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The Lake News Online
  • Federal judge grants stay in Missouri execution

  • A federal judge on Tuesday granted a stay of execution for John Middleton, hours before he was scheduled to be put to death for killing three people in rural Missouri out of fear that they would tell police about his drug dealing.
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  • A federal judge on Tuesday granted a stay of execution for John Middleton, hours before he was scheduled to be put to death for killing three people in rural Missouri out of fear that they would tell police about his drug dealing.
    U.S. District Judge Catherine Perry ruled that there was enough question about Middleton's sanity that a hearing should determine if he is fit to be executed. The U.S. Constitution prohibits executing the mentally ill.
    "(Middleton) has provided evidence that he has been diagnosed with a variety of mental health disorders, and has received a number of psychiatric medications over the years," Perry wrote, adding that other inmates "indicate that he frequently talks to people who are not there, and tells stories that could not have had any basis in reality."
    The Missouri Attorney General's office was reviewing the ruling, spokeswoman Nanci Gonder said.
    Middleton, 54, is scheduled to die by injection at 12:01 a.m. Wednesday at the state prison in Bonne Terre, Missouri. He would be the sixth man put to death in Missouri this year — only Florida and Texas have performed more executions in 2014 with seven each.
    In a separate ruling, the 8th Circuit Court of Appeals late Monday refused to halt the execution on Middleton's claim that he is innocent of the killings. That case was appealed to the U.S. Supreme Court, said Richard Sindel, one of Middleton's attorneys.
    Middleton was convicted of killing Randy "Happy" Hamilton and Stacey Hodge in early June 1995. He then killed Alfred Pinegar several days later, out of concern that they would tell police about Middleton's methamphetamine dealing. Middleton's girlfriend is serving life in prison after pleading guilty to second-degree murder in all three cases.
    Middleton's attorneys contend that the wrong man was arrested, citing new evidence that included a witness who came forward in February.
    "We're looking at a situation where if (Middleton) had zealous representation at trial he likely would have been acquitted," said Joseph Perkovich, another attorney for Middleton.
    Middleton was a meth dealer in sparsely-populated northern Missouri in the mid-1990s. After several drug suspects were arrested on June 10, 1995, he allegedly told a friend, "The snitches around here are going to start going down."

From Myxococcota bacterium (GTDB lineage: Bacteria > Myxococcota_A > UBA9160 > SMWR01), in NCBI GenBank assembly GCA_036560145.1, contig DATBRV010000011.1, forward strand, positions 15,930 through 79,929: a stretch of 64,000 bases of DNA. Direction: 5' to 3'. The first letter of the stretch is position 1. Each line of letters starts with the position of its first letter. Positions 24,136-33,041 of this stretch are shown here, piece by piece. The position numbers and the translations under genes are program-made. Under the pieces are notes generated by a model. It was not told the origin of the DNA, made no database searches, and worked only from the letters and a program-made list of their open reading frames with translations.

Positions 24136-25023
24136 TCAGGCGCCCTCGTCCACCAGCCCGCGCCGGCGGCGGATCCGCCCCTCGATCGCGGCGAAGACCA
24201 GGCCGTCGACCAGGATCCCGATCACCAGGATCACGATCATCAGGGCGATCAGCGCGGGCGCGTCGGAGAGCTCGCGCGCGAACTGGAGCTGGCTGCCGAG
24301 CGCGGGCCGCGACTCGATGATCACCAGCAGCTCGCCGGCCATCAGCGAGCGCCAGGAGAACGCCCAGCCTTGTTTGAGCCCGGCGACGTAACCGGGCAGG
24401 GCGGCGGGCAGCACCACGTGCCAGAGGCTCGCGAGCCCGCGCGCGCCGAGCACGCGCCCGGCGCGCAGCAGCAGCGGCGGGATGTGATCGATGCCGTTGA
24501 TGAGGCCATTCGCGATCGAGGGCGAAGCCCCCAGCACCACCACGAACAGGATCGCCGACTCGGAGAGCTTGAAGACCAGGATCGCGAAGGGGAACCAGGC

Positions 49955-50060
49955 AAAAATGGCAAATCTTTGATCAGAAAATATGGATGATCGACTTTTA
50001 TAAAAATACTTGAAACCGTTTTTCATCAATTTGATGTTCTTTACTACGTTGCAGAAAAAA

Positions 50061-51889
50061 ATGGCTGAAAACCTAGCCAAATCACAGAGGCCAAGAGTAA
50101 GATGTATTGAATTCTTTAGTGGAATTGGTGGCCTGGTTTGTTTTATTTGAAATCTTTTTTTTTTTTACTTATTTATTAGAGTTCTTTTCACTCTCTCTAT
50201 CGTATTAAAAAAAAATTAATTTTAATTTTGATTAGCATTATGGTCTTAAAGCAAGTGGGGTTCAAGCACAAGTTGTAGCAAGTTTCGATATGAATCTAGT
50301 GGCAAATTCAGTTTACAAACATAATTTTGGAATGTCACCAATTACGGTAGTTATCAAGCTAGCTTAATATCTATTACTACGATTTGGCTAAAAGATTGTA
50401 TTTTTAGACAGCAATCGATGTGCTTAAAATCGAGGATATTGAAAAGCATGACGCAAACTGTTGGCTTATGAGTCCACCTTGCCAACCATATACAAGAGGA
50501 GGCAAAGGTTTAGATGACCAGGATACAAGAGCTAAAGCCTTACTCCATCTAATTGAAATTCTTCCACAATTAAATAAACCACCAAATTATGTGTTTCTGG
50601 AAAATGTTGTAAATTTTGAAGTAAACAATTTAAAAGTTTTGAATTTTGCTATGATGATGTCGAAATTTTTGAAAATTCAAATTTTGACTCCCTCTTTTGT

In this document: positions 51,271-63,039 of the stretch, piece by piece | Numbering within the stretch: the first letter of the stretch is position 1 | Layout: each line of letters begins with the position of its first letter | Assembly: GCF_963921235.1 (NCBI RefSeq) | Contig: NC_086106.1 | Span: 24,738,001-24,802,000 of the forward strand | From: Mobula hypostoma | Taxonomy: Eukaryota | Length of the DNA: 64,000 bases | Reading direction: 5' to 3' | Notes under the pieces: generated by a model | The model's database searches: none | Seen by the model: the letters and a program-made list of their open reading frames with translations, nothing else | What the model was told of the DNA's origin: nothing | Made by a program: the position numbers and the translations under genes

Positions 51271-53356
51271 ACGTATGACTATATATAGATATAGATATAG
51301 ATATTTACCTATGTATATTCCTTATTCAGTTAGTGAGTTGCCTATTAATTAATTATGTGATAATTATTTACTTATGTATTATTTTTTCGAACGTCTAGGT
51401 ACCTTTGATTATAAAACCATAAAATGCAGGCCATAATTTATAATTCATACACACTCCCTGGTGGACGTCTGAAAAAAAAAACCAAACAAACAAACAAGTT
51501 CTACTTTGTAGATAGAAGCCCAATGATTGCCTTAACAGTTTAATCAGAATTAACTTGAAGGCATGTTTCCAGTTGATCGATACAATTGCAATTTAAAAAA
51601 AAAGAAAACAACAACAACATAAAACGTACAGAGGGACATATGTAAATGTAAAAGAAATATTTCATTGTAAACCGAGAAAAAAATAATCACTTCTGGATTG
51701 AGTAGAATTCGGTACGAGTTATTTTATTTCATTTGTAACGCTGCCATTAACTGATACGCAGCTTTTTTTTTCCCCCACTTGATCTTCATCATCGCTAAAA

A day later, according to court records, Middleton and his girlfriend met Hamilton and Hodge on a gravel road. Prosecutors said Middleton shot and killed them both and put the bodies in the trunk of Hamilton's car.
    Pinegar, another meth dealer, was shot in the face on June 23, 1995. His body was found in a field near Bethany.
    Middleton allegedly told acquaintances about his exploits. He was charged in all three killings and convicted in 1997.
    Page 2 of 2 - A witness with another story emerged this year.
    In February, a man whose name is not disclosed because he fears retribution signed an affidavit saying that two rival meth dealers drove him to a rural area soon after Pinegars's death and accused him of being a snitch. He said the men showed him Pinegar's body, saying, "There's already been three people killed. You want to be number four?"
    The new witness said the two dealers then beat him unconscious with a baseball bat and raped his girlfriend.
    Harrison County Sheriff Josh Eckerson agreed to take a new look at the case, but said his investigation found no evidence to back up the new assertions. He is convinced that Middleton was the real killer.
    Perkovich said police and prosecutors botched the initial investigation, working closely with the rival meth dealers rather than considering them suspects.
    They also say that a Missouri trooper provided a forensic scientist with the wrong date on which insect remains were retrieved from Pinegar's body — a method used to determine the time of death. That scientist said in an affidavit earlier this year that his revised calculations show that Pinegar died one day later than originally thought — when Middleton was in jail in Iowa on an unrelated charge.
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